During a membership event April 29, the Cincinnati Cancer Center awarded over $200,000 in pilot grants to members and basic scientists who are collaborating to find out more about various cancers with hopes of generating more data and additional funding.
Three teams received Affinity Group Awards to encourage multidisciplinary research efforts and link CCC programs.CCC members David Hui, PhD, professor in the department of pathology and
laboratory medicine, Anja Jaeschke, PhD, assistant professor in the department
of pathology and laboratory medicine, and Carol Mercer, PhD, assistant research
professor in the department of internal medicine, division of hematology
oncology, who are also all members of the UC Cancer Institute, have been
putting their heads together for years to collaborate on projects looking at
the effect of obesity on cancer development.
Now, the $60,000
affinity grant will allow them to begin a new project studying the role of the
protein sortilin as an alternative LDL-receptor in liver cancer (hepatocellular
"Sortilin is thought
to be an alternative LDL cholesterol-receptor—LDL is the ‘bad’ cholesterol
often linked with cardiovascular diseases, diabetes and obesity,” says Hui. "We
think sortilin might assist in helping plasma LDL and other cholesterol-rich
lipoproteins enter the system which might be responsible for the increased
absorption of these cholesterol-rich lipoproteins into the liver that increases
cell production and cancer growth.
"Cholesterol has been
shown to influence the progression of breast and colorectal cancers so sortilin
might have a broader effect than just liver cancer.”
He says that statin
treatment, which is often prescribed for high cholesterol, correlates with
reduced risk of liver cancer, but the mechanism that is causing this result is
portion of patients do not benefit from statin treatment because of intolerance
or resistance, so a better understanding of the mechanism regulating the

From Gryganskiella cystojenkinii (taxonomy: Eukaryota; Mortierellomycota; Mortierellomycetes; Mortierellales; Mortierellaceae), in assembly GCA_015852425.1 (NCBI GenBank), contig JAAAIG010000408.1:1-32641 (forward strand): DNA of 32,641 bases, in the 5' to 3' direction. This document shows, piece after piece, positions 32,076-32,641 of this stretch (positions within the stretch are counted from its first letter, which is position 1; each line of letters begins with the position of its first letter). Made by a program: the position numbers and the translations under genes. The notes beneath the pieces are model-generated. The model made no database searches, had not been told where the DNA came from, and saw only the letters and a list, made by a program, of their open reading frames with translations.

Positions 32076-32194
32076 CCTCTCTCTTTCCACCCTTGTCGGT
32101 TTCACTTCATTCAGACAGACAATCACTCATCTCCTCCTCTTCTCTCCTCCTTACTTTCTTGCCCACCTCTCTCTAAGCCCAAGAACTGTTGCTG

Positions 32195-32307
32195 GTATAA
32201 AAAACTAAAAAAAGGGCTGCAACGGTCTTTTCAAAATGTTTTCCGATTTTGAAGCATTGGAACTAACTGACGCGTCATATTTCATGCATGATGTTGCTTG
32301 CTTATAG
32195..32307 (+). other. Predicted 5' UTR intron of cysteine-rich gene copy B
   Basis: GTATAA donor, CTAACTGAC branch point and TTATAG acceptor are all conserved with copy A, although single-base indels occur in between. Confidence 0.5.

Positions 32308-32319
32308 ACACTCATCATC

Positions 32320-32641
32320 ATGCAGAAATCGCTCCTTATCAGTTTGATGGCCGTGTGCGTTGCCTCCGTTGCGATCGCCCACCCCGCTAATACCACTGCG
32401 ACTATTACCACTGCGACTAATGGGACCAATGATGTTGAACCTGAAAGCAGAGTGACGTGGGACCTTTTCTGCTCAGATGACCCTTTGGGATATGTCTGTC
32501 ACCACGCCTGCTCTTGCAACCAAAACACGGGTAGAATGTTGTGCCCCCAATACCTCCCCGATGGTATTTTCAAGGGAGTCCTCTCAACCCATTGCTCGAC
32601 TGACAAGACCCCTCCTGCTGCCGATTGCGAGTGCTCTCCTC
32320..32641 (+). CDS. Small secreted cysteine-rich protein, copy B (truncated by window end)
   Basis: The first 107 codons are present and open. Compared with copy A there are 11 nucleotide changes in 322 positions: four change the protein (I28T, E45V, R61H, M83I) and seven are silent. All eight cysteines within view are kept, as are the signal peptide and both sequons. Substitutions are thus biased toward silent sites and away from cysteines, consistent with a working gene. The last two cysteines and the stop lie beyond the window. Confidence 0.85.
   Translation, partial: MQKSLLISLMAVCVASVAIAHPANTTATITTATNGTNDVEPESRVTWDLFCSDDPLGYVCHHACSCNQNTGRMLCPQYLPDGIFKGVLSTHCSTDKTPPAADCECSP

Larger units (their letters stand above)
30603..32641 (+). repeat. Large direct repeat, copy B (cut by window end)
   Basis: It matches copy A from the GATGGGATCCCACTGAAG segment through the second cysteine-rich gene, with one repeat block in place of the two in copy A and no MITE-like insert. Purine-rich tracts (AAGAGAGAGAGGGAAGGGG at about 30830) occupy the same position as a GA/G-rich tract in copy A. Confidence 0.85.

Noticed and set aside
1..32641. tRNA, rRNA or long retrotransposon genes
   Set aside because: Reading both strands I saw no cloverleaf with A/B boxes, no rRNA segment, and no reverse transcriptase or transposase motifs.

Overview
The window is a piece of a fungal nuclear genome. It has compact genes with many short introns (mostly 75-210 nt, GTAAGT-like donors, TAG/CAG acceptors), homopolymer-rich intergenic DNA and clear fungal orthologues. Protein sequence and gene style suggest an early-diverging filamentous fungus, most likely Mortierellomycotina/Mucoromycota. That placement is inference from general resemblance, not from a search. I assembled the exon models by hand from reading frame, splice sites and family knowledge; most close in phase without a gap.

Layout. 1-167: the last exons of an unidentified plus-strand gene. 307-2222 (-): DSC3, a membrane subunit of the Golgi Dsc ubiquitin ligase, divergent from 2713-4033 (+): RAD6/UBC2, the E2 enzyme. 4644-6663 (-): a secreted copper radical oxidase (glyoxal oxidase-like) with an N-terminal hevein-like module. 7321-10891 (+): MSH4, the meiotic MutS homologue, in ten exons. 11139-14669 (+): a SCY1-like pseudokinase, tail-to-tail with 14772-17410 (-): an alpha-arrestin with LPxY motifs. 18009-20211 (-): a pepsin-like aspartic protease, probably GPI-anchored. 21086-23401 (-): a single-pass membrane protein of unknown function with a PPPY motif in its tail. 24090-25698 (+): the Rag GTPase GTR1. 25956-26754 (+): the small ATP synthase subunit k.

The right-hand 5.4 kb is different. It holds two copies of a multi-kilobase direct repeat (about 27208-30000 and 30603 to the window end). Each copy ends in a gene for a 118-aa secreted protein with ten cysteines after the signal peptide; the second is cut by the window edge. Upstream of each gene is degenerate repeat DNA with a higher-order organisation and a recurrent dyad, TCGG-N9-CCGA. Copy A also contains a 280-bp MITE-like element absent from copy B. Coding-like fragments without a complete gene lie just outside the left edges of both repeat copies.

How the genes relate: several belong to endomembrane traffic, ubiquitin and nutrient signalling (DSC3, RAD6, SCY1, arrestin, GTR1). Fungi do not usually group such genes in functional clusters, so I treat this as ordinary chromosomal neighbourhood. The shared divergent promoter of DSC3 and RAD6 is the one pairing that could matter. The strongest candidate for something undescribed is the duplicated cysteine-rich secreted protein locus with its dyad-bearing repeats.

pathogenesis of this cancer is needed to develop alternative treatment
strategies,” Hui continues.
It’s the combined
expertise of the three—Hui studies the link between cardiovascular disease,
diabetes and obesity with cholesterol metabolism; Jaeschke primarily studies
fatty liver disease and its connection to cancer; and Mercer has a clinical
background in hematology oncology and studies cell signaling pathways important
for growth and proliferation—that makes this project a promising step in
finding new therapies for liver cancer.
"This project fits in
perfectly with the center’s cancer and metabolism initiative, which is a major
research strength at UC,” Hui says.
"This is truly
translational science,” says Mercer, who adds that in addition to animal
models, they will be using banked human cancer tissue to conduct this research.
"Obesity is a major problem in western society, and this project is very
relevant for the public health problems we are currently facing.
"With the challenge
of finding funding to support research like this, these pilot grants are needed
now more than ever before, and we are grateful to have been selected.”
The University of
Cincinnati, Cincinnati Children’s Hospital Medical Center and UC Health have
created the Cincinnati Cancer Center—a joint effort designed to leverage the
strengths of all three organizations in order to provide the best possible
cancer diagnostics, research, treatment, and care for individuals in the
Tristate region and the nation. To learn more, visit cincinnaticancercenter.org.